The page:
Both Karen and Faulk also happen to wind up on Booth’s suspect list. Dr. Faulk’s parents were murdered when he was a child, which is a classic serial killer origin story, but he suggests that they’re looking for someone else — someone who will try to steer the investigation. Booth asks Aubrey to find out why Karen was transferred back to DC, leading to a great sequence in which Karen’s hovering starts to freak out Brennan for absolutely no reason. Karen only left Kansas City because her married boss kept hitting on her, so she hit him. You escape the clutches of one creepy boss, and everyone thinks you’re a murderer.
NEXT: Don’t tell Brennan what to do
The slow build of suspicion around Karen is one of two great fake-outs in this hour. When Brennan takes Wendell back to Graham Reynolds’ basement to look for more evidence, Cam and Booth panic. To be fair, she was just kidnapped yesterday. But that’s no reason for Brennan to stop living her life. “I wasn’t aware I needed permission,” she sighs, coolly ignoring her husband’s requests that she get out of a murderer’s lair. She and Wendell find another body, and nothing bad happens, because Brennan is a reasonable person.
The body, hidden in a secret room in the basement, turns out to be the key to the case. The bones belong to a conjoined twin, and when Angela ages up her facial reconstruction, it’s a perfect match for Dr. Roshan. After losing his brother on the operating table, Roshan adopted his dead twin’s personality. I’m glad this story didn’t wind up villainizing people with dissociative identity disorder, but now I want to know more about Roshan’s teen-murderer twin. And if Roshan thought he’d found the perfect scapegoat in Zack, he obviously underestimated how much this team cares.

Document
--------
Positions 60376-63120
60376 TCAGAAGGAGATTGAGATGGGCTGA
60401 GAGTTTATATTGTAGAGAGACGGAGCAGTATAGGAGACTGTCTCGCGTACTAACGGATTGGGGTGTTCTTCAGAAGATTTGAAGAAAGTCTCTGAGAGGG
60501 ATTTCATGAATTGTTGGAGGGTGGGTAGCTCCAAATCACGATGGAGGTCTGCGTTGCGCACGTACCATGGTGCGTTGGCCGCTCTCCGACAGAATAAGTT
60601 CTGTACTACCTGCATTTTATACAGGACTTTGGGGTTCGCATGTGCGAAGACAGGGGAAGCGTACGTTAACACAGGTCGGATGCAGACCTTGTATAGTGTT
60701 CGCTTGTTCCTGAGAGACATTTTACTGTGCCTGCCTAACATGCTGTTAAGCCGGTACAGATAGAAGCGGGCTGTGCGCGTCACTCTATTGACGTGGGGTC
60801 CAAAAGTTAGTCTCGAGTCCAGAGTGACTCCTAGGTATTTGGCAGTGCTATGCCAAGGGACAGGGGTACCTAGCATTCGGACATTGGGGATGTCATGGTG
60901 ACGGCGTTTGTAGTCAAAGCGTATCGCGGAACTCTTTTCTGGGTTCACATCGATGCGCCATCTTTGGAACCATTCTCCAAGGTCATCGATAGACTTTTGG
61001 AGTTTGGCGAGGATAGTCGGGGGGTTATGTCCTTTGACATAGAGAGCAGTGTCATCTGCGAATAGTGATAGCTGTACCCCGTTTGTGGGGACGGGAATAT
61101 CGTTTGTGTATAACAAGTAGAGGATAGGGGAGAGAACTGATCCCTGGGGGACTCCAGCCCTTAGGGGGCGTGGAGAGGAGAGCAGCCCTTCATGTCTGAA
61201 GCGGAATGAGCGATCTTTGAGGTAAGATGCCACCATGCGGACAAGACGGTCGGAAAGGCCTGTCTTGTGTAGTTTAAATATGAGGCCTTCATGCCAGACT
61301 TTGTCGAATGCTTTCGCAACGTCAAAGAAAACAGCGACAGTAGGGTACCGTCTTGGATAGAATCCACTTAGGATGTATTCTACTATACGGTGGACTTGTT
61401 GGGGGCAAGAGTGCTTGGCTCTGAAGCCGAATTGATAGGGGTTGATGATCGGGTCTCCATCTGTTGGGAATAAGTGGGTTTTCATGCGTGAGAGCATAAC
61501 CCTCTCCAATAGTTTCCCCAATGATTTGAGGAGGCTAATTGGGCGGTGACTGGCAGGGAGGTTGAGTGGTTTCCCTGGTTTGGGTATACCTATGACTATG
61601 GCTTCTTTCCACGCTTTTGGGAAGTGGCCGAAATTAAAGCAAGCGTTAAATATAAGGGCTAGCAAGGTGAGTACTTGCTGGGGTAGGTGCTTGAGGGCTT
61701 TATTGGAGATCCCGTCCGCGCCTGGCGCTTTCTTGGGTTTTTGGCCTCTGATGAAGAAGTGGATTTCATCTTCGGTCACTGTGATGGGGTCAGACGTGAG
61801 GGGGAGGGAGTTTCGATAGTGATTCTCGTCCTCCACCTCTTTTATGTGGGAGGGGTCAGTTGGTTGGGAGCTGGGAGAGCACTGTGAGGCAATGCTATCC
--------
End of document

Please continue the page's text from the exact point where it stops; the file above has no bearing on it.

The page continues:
Booth gets to the psychiatric institute in time to save Zack, but it’s a close call — and in his fight with Roshan, Zack finds himself holding a syringe to the doctor’s neck. Even to save his own life, he can’t push the plunger. He doesn’t have it in him. Now that he knows that, he’s ready to rejoin society. Zack finally tells Booth and Brennan that he never killed the lobbyist, and it’s Booth who believes him first. (I think we could power a small city on one confident “I believe you” from David Boreanaz.) Booth promises Zack that they’re going to help him, and Zack goes in for a hug, which Booth shuts down. Some things never change.
Brennan pats Zack’s shoulder with an open hand instead; he told her once that it “conveys approval.” Is there a way to pat an episode of television on the shoulder?
Bits and pieces:
- Emily Deschanel’s directorial debut was officially worth the wait. There was a shot of Cam watching Zack get taken into custody that really got me.
- Showrunner Michael Peterson, who wrote this premiere, joined Bones after Eric Millegan left, but he sounds like he’s been writing Zack for years. “I am not well versed in social etiquette, but I believe when dealing with accusations of serial murder, it is best to meet face to face.”
- Subject line of an email from Cam to Hodgins: “NO. Absolutely not!!”
- I’m living for the pained look Booth gives Aubrey at the line, “Maybe your gut needs a probiotic.”
- Karen wants to know how Brennan knows about Zack’s lack of scars. Nothing brings people together like a Christmas lung fungus.
- “Doctor, as I have always told people, I’m stronger than I look.”
- “I have gloves on.” “Stop.”